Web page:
Because AD Show is around the corner, let’s do a tour through one of the biggest inspirations that will make a statement there!
Today we are here to do a Sinatra Tour through the places that inspired him in New York, so you have somewhere to go while in AD Show 2018. It is virtually impossible to write anything about Frank Sinatra without highlighting not only his extensive and successful career but his profound life. He was a man who was all at once loved by millions, but was also hounded by both the FBI and the IRS- bad boy! Throughout it all, Frank Sinatra never settled for anything less than being the ultimate showman. Hope this helps you to decide where to go during the Architectural Digest show.
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P.J. Clarke’s Saloon
The legendary New York vintage style tavern on Third Avenue was a well-known haunt of Frank Sinatra. It was not unusual to find him there after performing at so many famous locales around New York City.
At the time, the owner of P.J. Clarke’s, Danny Lavezzo was a personal friend of the entertainer, who seemed to prefer that his famous clientele wasn’t sought after for autographs; but this would not stop a personality like Sinatra, who was said to give some performances above the sounds of the jukebox.
915 Third Avenue, New York, NY, USA
We should call this the Sinatra in New York travel guide– that’s a great name for a best selling book! Smack-dab in the centre of Times Square, the Paramount was located on Broadway and 43rd Street and was considered one of the biggest and most prestigious big band venues in the country. It featured other iconic acts such as the Pied Piper Quartette, the Stepping Stars of Harlem, and comedian Red Skelton.
Already a rising star at the time, this is where Sinatra made his first appearance with the Tommy Dorsey Orchestra, and his career from that point forward took off like a skyrocket. It is said at least five thousand people showed up to see ‘The Voice That Has Thrilled Millions.’ Here is the perfect place to find one of the best interior lighting design.
This Sinatra tour is taking us to a place we all know pretty well: Central Park. During the height of World War II, it was not uncommon for celebrities and entertainers to do their due diligence for the war effort. Frank Sinatra was no exception to the vast over-flow of patriotism felt by the nation’s elite personalities.
While performing at what was known, at the time, as a War Bond Rally in Central Park, Frank Sinatra appeared at an event entitled ‘I’m an American Day,’ and brought the wide-eyed onlookers in the park to a standstill with his version of ‘God Bless America.’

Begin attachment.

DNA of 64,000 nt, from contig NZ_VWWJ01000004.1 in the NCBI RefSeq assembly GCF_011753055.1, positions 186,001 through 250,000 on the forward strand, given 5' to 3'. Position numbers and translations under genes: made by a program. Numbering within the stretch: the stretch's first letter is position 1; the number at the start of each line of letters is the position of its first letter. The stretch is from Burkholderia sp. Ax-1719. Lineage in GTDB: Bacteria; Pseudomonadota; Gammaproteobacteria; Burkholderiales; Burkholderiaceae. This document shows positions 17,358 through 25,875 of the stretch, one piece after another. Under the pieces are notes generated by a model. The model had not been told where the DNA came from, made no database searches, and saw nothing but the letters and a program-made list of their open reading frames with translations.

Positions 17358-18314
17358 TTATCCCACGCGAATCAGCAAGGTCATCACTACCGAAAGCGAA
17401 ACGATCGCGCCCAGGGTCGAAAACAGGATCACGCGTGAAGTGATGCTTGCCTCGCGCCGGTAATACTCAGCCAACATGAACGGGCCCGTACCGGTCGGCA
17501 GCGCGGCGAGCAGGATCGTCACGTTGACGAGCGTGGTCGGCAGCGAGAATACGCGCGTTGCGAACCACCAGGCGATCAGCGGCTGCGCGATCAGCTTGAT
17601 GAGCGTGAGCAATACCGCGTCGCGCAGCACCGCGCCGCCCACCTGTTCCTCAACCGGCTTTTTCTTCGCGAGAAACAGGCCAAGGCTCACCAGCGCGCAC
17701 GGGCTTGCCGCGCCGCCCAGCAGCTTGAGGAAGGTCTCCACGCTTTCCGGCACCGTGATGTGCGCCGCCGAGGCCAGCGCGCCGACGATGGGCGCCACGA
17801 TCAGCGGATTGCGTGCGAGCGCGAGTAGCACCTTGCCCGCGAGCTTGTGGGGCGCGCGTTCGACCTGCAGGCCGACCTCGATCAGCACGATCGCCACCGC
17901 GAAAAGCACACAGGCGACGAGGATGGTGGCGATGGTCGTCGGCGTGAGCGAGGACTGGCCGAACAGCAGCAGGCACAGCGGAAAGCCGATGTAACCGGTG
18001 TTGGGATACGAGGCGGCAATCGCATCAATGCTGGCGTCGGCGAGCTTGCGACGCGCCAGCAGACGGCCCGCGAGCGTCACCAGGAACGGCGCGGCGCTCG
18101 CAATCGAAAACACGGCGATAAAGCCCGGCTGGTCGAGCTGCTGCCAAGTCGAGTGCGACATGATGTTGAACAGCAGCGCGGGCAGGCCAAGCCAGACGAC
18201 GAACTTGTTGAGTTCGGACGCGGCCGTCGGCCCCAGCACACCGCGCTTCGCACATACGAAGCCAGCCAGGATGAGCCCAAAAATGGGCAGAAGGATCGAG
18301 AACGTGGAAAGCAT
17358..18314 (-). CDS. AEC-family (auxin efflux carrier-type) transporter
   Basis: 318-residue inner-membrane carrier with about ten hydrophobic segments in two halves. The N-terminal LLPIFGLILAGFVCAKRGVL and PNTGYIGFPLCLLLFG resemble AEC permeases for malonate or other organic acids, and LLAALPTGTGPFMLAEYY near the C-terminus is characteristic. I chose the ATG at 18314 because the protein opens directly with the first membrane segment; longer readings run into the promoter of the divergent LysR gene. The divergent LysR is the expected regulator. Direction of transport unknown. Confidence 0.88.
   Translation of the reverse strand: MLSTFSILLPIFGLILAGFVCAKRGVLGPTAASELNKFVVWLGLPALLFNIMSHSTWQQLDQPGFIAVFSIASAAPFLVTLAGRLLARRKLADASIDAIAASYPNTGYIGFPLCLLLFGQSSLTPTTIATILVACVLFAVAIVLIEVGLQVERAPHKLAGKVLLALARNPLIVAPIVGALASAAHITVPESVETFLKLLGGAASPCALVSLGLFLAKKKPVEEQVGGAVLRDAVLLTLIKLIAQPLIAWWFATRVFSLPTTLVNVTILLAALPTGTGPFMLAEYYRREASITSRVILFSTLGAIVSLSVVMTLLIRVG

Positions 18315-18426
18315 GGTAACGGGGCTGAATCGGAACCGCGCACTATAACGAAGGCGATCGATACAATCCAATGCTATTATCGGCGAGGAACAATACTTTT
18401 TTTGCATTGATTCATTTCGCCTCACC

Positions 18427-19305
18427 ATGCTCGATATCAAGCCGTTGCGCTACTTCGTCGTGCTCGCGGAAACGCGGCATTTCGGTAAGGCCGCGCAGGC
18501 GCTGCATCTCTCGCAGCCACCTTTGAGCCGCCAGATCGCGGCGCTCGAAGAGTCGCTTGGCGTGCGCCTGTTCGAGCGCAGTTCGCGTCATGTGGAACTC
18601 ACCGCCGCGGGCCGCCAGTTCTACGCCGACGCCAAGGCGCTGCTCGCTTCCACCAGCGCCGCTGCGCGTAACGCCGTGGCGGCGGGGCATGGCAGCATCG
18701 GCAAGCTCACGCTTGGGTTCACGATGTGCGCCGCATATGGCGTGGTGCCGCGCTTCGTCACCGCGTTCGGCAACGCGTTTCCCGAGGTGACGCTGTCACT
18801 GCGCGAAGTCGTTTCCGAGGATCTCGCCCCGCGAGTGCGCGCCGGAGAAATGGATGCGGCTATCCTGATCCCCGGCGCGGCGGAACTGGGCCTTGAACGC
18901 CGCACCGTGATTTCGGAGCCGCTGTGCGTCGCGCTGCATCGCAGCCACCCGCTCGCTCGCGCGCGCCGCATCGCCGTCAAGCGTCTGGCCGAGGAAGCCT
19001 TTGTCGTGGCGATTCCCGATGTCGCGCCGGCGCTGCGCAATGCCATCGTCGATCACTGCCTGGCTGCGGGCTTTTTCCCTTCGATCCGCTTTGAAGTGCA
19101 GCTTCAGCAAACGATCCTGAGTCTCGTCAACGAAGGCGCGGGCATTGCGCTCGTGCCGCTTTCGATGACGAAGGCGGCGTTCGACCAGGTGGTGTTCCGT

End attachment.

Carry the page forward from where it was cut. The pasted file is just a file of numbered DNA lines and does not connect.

Central Park, New York, NY, USA
Waldorf Astoria Hotel
At the time, the Waldorf Astoria Hotel was already revered as the largest and most glamorous hotel in the world. Aside from being considered the very pinnacle of the American dream, the hotel was famous for its very exclusive acts, which were performed in The Wedgwood Room. Was also known for the amazing interior lighting design and the fact that the decor looked like a vintage home design.
Among the many performances Sinatra gave at the Waldorf, one of his most iconic was during the 50th anniversary of the hotel’s construction. Normally reserved for New York’s most posh, Sinatra jammed The Wedgwood Room with three hundred of his die-hard fans, for, at the time, the cover charge was a whopping two dollars. This is a hell of a place to visit while you’re in Architectural Digest show.
Waldorf Astoria New York, 301 Park Avenue, New York, NY, USA
Another vintage industrial style place: Carnegie Hall. Frank Sinatra was no stranger to scandal and inquisitive investigation. Carnegie Hall was hosting the World Youth Rally during a time in American history known as the ‘red scare.’ An infamous Marxist publication called ‘The Daily Worker’ had extended an invitation to Frank Sinatra to give a speech there during an event labelled ‘American Youth for a Free World’ in 1945.
Though the FBI sent undercover agents to observe the rally, they made no mention about Frank Sinatra being in attendance; however, the International Workers Order published a number of pamphlets called ‘Thoughts of an American,’ where excerpts of Sinatra’s speech were printed.
Carnegie Hall, 881 Seventh Avenue, New York, NY, USA
The Copacabana Club
Despite J. Edgar Hoover’s attempts to link Frank Sinatra to the Communist Party, the iconic entertainer was well-known and much-celebrated for his patriotism. The vintage style Copacabana originally billed a USO event to be headlined by Phil Silvers and Rags Ragland.
Though Rags had died suddenly two weeks prior to the event, Silvers insisted on attending anyway. Being good friends with Silvers, Sinatra did not want his friend to go it alone. He flew from Hollywood to perform at the USO event in honour of U.S. servicemen.
The Copacabana, 268 West 47th Street, New York, NY, USA
About midway through Sinatra’s career, it was said his velvety-smooth voice was losing its lustre. There were even some who claimed he was through. That was before Frank Sinatra launched his famous show ‘Meet Frank Sinatra,’ filmed live at NBC Studios. This is a very Instagram-worthy place to visit in AD Show 2018.
Not only was Frank Sinatra able to silence his critics and naysayers, his career had what could only be called a profound resurgence, putting him back on top in both the music and movie worlds. Frank Sinatra continued to tour the world for decades to come and even took a bit of time to perform at the White House during Ronald Reagan’s inauguration.
NBC Studios, 30 Rockefeller Plaza, New York, NY, USA
You will actually be able to see Sinatra at AD Show 2018- enjoy!
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